Modern English versions of the Scriptures follow one of two philosophies of translation. The first, a traditional formal equivalence or ‘essentially literal' procedure, translates as closely as possible the original words and phrases with precise equivalents in English. Among modern versions it is probably best represented by the New King James Version (NKJV).1 This formal equivalence translation is verbally more accurate and, as such, it keeps ambiguous in the translation terms and phrases that are ambiguous or undefined in the original, e.g. ‘those of the circumcision' (Acts 11:2 NKJV) or ‘Put off the old man . . . [and] put on the new man' (Eph. 4:22, 24 NKJV; cf. Rom. 13:14), and it leaves it to the modern commentator and preacher to define and explain them.
The recently published English Standard Version (ESV), although not as verbally precise as the NKJV, also for the most part follows a formal equivalence principle of translation.2 An adaptation of the Revised Standard Version (RSV ), it appears to be (on my partial reading) a generally good rendering and an improvement on the RSV.
A second procedure in translation follows the dynamic (or functional) equivalence theory and transforms, if need be, the original into what the translator believes would be an equivalent idiom in the modern language and culture. It is represented by, among others, the New International Version (NIV) in which the translator takes on the role of interpreter and commentator. Dynamic equivalence translation is more pleasing and understandable to the modern ear, but it often tends to be more a paraphrase or a targum than a translation of the biblical text. And it downplays the significance and the relevance of the ancient culture and context, the ‘salvation history,' for the divine message of the Bible. In the NIV, it also opened the way for a more dramatic departure from a formal equivalence translation, apparent in the 1996 New International Version. Inclusive Language Edition (NIVI) or what might be better termed feminist edition, published in Britain, which made its American debut in 2002 as Today's New International Version (TNIV).3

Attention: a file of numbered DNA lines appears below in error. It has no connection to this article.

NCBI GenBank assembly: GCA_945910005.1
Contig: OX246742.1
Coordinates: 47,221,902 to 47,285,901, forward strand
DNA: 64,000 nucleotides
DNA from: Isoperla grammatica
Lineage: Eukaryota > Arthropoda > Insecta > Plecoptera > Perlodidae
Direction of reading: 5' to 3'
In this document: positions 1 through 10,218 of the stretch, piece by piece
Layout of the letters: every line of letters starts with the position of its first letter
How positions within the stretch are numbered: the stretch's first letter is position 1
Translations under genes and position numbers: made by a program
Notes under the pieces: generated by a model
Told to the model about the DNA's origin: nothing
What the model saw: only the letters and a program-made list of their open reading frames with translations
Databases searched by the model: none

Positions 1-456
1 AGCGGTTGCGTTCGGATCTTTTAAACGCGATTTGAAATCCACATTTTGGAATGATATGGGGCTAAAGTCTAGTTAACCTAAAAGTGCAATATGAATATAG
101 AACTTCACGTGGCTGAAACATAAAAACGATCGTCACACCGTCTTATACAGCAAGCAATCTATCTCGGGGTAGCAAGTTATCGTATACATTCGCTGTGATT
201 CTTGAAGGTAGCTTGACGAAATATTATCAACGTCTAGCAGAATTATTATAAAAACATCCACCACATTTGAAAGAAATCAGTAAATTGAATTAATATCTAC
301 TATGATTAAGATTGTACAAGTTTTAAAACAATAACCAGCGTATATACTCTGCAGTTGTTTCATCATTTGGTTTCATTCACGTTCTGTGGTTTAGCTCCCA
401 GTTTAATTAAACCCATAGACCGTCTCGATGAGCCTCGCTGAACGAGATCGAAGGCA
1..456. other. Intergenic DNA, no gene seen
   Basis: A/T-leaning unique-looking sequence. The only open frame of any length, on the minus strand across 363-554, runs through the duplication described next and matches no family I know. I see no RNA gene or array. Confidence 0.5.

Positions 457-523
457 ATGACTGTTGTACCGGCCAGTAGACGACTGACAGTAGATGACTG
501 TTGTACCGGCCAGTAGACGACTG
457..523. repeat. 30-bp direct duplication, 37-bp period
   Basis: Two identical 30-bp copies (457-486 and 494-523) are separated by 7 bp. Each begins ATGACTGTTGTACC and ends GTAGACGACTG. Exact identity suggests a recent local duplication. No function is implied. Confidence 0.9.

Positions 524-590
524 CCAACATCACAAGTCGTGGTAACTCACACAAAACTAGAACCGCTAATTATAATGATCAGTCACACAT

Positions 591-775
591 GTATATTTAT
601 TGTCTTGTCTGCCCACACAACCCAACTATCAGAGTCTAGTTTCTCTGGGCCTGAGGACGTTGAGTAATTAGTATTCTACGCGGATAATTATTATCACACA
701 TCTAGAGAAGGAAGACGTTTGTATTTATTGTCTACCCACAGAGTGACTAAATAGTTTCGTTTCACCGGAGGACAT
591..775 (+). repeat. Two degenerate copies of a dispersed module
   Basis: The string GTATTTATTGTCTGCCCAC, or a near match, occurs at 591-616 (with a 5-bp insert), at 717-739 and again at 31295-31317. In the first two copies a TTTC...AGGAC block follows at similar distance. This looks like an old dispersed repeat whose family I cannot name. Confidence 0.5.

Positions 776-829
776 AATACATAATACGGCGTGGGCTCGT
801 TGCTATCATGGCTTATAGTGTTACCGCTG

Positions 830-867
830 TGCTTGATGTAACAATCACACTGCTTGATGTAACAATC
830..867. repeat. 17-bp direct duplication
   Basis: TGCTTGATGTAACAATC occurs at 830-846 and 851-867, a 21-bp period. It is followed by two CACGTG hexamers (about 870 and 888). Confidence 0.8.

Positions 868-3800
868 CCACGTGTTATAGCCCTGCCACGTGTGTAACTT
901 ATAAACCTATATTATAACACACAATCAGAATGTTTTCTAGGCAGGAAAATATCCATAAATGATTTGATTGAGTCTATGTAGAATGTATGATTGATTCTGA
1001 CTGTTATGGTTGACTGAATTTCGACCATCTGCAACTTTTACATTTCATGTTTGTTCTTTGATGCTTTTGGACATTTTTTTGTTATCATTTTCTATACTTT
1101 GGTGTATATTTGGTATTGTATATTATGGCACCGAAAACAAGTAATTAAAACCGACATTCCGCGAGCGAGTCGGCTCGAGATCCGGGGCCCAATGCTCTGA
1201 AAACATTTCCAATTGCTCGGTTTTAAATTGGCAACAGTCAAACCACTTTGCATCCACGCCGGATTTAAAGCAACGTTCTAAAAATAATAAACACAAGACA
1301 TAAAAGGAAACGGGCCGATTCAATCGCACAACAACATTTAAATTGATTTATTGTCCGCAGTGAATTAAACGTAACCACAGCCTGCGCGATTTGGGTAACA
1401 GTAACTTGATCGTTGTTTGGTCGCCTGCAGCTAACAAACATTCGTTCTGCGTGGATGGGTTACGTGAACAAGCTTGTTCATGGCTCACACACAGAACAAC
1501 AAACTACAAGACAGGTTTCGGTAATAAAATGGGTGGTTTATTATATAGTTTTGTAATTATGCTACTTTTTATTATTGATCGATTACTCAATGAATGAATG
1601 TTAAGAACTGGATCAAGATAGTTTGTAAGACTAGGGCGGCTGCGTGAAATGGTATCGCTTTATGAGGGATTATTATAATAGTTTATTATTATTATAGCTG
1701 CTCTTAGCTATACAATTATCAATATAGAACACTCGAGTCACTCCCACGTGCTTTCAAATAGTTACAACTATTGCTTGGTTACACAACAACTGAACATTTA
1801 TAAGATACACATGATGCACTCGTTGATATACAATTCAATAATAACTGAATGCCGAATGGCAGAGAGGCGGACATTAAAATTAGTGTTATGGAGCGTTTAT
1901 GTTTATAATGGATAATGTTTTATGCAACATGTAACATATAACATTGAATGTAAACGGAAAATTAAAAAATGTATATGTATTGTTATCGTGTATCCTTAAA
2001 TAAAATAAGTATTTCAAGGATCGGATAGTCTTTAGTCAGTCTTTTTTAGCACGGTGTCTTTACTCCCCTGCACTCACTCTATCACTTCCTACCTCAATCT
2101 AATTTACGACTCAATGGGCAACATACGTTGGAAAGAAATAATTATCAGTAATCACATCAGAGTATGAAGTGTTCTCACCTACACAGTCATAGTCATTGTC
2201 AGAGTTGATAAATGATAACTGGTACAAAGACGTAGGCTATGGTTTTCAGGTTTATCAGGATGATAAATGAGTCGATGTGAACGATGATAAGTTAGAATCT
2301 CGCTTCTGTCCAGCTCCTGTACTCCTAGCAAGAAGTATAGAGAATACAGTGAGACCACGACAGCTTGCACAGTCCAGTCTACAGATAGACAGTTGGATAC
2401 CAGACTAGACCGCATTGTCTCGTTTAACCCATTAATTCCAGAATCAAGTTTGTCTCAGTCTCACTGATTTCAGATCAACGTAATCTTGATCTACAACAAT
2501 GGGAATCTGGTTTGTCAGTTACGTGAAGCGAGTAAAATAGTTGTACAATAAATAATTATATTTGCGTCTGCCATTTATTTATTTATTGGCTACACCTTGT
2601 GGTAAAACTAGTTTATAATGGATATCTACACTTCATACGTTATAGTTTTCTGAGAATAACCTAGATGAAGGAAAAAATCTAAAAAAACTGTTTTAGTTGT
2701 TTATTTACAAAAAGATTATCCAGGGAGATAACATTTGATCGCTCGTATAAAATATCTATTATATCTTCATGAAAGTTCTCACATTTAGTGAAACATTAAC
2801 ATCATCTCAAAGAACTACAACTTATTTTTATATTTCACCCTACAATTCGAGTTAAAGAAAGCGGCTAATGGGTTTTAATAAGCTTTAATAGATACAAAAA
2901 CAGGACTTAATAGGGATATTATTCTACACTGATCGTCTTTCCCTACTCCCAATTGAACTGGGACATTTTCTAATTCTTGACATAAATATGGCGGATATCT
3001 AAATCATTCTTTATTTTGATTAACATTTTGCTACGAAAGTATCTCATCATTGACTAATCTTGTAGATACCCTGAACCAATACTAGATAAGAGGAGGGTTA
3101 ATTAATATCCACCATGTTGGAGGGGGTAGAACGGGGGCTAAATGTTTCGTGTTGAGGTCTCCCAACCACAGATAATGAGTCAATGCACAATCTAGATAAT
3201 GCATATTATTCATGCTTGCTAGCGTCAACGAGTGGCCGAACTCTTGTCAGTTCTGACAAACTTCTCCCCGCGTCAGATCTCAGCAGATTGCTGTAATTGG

It is clear that feminist ideology, in its rejection of the generic use of ‘man' and of masculine pronouns, has shaped the TNIV. It is present both in deletions and in alterations of masculine references, sometimes even those referring to Jesus,4 that obscure or foreclose both the specific meaning and the range of meaning in the biblical text.5 Hundreds of examples could be offered,6 but two passages may serve to illustrate such differences between the ESV and the TNIV:
The Sabbath was made for man . . .
So the Son of Man is Lord
Even of the Sabbath.
The Sabbath was made for people . . .